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Data Storage


In their quest for a durable, affordable, ‘cloud-scale’ storage medium capable of storing archival data for hundreds of years, Microsoft Azure and Warner Bros. have succeeded in storing the entire 1978 film Superman on a piece of glass about the size of a drinks coaster (75 x 75 x 2mm). Researchers on Microsoft’s Project Silica encoded the film in quartz glass, through a combination of ultrafast laser optics, which they used to create layers of three-dimensional nanoscale gratings and deformations in the glass, and artificial intelligence, which successfully retrieved the data by decoding images and patterns created when polarized light was shone through the glass. Find out more at:


New Wave Mini
New Wave Mini

Airthings describes its new Wave Mini as an ‘ideal first step’ for anyone looking to take control of their indoor air quality. The entrylevel monitor measures air temperature, humidity and volatile organic compounds (VOCs) – toxins produced by aerosol sprays, paints, fumes and cleaning products. Current and historical measurements can be viewed on the accompanying app and online dashboard, enabling users to take remedial action, such as opening a window. Through a partnership with BreezoMeter, Airthings customers can also access real-time information on their local outdoor air quality’



Blueair has become a founder member of the Business Clean Air Taskforce (BCAT), the UK’s first business coalition dedicated to tackling air pollution. Established by eight businesses, the Department for the Environment Food and Rural Affairs (Defra) and air pollution campaigner Global Action Plan, BCAT aims to tackle air pollution by speeding up the adoption of existing solutions. One of its first projects will be to encourage employers to improve indoor air quality. In a recent UK poll commissioned by Global Action Plan, 52% of respondents said action on air quality was a major priority, up from 33% six months previously. Actions they would like businesses to take include:

* enabling employees to work from home (34%);

*improving air quality in the spaces they run, such as offices or shops (30%); and

*helping employees to use public transport more (29%).

Chris Large, Senior Partner at Global Action Plan, said: “Businesses already provide many of the solutions to our air pollution problem. We just need to choose to use them. This taskforce will help more people to do the things that will cut air pollution i.e. drive less, switch to electric vehicles and reduce activity that makes pollution inside our homes.” The founding members of the Business Clean Air Taskforce are Blueair, Philips, Uber, Engie, Octopus Electric Vehicles, Ricardo, Canary Wharf Group and BP Chargemaster.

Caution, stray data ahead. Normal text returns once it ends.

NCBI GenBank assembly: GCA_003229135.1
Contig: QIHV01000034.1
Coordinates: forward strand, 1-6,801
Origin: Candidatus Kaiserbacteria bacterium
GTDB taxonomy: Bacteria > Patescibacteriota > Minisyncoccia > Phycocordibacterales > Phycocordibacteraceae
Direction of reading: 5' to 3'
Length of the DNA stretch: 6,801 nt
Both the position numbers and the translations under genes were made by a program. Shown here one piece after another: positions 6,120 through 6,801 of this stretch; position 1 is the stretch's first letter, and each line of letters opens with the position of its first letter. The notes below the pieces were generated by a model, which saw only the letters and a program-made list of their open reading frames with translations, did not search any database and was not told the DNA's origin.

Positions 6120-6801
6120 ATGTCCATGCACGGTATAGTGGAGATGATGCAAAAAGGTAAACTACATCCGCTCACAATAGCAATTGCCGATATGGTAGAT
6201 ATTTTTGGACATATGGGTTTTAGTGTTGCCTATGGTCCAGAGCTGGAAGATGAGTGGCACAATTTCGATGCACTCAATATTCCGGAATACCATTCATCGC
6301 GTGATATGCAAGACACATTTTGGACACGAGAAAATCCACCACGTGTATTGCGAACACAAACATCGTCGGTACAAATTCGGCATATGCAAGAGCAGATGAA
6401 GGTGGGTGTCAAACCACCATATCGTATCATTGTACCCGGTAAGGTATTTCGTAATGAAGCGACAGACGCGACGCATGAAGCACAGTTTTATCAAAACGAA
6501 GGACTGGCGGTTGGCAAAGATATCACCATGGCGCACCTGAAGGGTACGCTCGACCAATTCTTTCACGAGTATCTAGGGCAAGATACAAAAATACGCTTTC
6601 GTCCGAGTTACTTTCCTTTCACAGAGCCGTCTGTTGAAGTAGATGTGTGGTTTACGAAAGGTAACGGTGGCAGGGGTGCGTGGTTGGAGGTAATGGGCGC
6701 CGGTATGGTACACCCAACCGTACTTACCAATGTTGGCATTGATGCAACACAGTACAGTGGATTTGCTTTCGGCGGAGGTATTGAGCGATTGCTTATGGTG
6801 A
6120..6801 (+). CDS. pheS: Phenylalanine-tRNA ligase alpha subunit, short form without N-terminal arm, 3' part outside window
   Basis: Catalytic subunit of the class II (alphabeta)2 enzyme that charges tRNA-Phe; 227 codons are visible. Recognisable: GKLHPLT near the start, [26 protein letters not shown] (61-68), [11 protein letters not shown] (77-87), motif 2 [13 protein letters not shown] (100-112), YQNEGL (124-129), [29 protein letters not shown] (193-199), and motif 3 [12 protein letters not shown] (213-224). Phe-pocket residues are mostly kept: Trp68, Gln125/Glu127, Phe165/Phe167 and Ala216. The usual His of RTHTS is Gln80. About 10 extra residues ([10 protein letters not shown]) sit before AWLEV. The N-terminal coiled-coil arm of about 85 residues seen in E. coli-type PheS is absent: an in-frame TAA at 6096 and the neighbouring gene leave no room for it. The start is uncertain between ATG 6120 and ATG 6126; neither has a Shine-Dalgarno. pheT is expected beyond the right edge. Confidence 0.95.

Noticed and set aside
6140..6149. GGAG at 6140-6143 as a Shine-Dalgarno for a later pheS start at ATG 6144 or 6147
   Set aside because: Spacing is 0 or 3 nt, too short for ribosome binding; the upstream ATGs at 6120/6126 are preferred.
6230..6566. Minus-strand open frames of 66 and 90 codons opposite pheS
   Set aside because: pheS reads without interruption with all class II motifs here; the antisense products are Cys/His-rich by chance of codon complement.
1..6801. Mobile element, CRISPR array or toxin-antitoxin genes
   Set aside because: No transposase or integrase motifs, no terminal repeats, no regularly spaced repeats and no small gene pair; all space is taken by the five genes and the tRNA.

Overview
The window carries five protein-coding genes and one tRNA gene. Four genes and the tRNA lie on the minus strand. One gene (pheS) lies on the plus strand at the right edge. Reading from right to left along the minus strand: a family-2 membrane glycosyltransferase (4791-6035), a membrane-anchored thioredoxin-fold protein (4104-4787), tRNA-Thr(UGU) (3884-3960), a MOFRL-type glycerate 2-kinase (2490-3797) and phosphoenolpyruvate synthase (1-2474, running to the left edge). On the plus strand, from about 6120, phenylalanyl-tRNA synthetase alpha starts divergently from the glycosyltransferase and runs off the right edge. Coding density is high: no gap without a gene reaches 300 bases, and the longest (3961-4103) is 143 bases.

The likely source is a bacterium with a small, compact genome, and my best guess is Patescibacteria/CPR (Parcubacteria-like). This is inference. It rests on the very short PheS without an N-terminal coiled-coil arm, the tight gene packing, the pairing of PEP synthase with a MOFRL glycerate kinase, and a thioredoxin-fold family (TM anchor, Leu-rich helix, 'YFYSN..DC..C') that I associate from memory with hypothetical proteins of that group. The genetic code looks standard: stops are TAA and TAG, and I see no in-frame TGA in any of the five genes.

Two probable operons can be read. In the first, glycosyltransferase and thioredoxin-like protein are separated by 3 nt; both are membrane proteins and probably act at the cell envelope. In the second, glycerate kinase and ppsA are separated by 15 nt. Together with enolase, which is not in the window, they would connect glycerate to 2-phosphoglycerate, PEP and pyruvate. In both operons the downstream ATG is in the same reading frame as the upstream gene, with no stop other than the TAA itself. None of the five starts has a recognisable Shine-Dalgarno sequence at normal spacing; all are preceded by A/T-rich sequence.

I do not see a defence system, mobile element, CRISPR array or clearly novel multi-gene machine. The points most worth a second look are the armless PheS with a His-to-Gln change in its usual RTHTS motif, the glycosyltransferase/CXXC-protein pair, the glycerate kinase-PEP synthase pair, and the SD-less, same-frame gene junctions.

Speech processing DO MORE, TALK MORE

Talking to a voice assistant has become a daily activity for seven out of 10 smart speaker owners, up from four 12 months ago, according to a new survey by digital experience agency Code Computerlove and Mediacom North. One in five admits to interacting with a voice assistant at least five times a day. As well as using devices such as Amazon Alexa (owned by 80% of those surveyed), Google Home (28%) and Apple Homepod (3%) more frequently, people are doing more with them, as the following table shows.

Activity                                                   2019 2018
Play music/radio                                     80% 65%
News and weather                                   61% 49%
Finding out information                          57% 45%
Egg timer                                                24% 17%
Adding to shopping lists                         22% 13%
Travel reports                                          18% 16%
Play games                                              18% 6%
Play audio books/podcasts                      17% 8%


In a survey of 1,500 UK residents by gift card provider Hawk Incentives (part of Blackhawk Network Europe), 33% of British workers said they had never received a Christmas bonus and nearly three quarters (73%) were not expecting to receive one this year. Seven in 10 believe the Christmas bonus will soon be a thing of the past due to cutbacks (40%), a profits-first culture (36%) and uncaring employers (30%). Employees who still get a Christmas bonus have seen its value fall from an average of £792 three years ago to a predicted £363 this year. Six out of 10 workers said they would be happy to receive any token of goodwill from an employer, no matter how small. Under ‘trivial benefit’ tax rules, businesses can give each employee up to £50 per year, tax free. Almost all (95%) of those surveyed said they would be delighted to receive something as inexpensive as a £50 shopping voucher.